A smaller touchpad is better for my workflow as I only use them for 2-finger scrolling and it leaves more space for the keyboard.
I think these days patents are mostly high resistance and very few social value.
The biggest problem with guilds was the massive amount of information lost. So the balance was "tell is how you did it clearly, and you get protections for 20 years-ish".
Turns out the description of what and how is easily games with horrendous legalese language.
I'm guessing the cost is due to being based in the US. I just want a nice laptop for a reasonable cost, I'm not concerned where it's built. Where a laptop was made doesn't make any difference to how I use it or what it does for me. If System76 is close to Apple prices for similar specs I might as well just buy a Macbook Pro.
Here's an interesting exercise: Go to Newegg or Amazon and fill your shopping cart with all of the components you want in your system, then compare the price of all the components separately with the system price you get for a well engineered system that runs Linux flawlessly.
If you are looking for 32GB of RAM and 1TB NVMe SSD in a laptop, you are by definition an early adopter, and should expect to pay an early adopter penalty. If you want the sub-$500 notebook you're going to get the technology that early adopters were buying a few years ago.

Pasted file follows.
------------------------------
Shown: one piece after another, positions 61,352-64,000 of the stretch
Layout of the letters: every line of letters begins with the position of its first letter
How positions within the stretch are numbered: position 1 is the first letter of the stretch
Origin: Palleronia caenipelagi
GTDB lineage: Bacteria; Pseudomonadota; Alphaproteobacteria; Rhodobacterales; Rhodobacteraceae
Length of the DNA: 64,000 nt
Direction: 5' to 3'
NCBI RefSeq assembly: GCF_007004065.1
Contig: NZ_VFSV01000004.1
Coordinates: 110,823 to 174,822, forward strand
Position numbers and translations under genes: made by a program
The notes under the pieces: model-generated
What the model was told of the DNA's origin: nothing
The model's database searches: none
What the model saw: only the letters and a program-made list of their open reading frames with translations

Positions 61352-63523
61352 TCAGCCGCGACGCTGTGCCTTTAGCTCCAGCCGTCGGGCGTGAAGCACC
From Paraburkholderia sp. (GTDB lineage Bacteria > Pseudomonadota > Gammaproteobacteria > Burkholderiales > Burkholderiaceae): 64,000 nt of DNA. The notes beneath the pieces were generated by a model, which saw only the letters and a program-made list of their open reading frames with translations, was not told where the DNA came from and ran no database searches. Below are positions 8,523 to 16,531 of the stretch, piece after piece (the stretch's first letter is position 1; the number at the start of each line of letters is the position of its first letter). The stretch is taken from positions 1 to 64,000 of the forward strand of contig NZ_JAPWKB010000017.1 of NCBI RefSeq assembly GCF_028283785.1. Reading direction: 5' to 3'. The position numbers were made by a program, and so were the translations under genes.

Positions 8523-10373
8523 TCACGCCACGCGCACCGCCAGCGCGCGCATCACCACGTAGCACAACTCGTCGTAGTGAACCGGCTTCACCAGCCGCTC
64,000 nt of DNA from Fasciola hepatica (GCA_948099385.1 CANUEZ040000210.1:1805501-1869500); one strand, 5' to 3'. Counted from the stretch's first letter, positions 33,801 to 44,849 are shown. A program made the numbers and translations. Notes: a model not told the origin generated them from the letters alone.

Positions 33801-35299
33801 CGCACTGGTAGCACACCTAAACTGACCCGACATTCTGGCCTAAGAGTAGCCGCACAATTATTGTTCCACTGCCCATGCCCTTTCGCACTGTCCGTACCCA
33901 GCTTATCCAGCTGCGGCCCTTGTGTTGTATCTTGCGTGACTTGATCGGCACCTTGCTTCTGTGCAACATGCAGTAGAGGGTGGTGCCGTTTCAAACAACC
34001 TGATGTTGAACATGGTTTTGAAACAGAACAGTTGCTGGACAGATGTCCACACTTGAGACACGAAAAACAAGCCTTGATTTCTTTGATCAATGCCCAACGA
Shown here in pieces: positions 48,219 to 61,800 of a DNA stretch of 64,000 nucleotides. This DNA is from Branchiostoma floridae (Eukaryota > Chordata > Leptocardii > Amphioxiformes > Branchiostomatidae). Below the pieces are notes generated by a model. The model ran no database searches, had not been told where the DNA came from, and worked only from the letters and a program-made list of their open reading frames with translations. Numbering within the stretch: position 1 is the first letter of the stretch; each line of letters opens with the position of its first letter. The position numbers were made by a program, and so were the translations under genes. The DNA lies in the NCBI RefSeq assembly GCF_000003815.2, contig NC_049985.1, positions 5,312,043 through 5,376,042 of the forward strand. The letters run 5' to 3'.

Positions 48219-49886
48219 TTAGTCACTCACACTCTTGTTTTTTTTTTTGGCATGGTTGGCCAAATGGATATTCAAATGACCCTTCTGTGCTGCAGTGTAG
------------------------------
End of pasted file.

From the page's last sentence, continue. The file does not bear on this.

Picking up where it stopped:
For some context, the EC in most laptops is usually a highly proprietary ASIC (good luck even finding a datasheet) running a blob of proprietary firmware on an 8051 core. It's responsible for handling the power and lid switches, sequencing the powering on and off of the main system CPU, controlling fan speed and temperature sensors, etc.
Please keep that in mind.
There's been growing discontent in the US about the loss of our manufacturing capability, but instead of encouraging companies like this to bootstrap (some) manufacturing by building the parts that make sense here, people choose to mock them.
Meanwhile, Apple makes products completely in China, slaps a sticker that says "Proudly designed in California" and everyone is all oohs and aahs are every time they launch a product.
No. The discontent is about less people working in manufacturing. Manufacturing itself is actually fine.
There's also a different issue: strategically. it's pretty bad to depend on a handful of countries (China and Taiwan mostly) to make most of the products we consume. If - $deity forbid - the US and China went to war, it'd take years to get anywhere close to the manufacturing output we currently take for granted.
On the other hand, one could argue that such dependence makes the likelihood of such a war, and the loss of life it'd lead to, almost nil.
This is the old Galago Pro (I reviewed it at ), not the new aluminium one.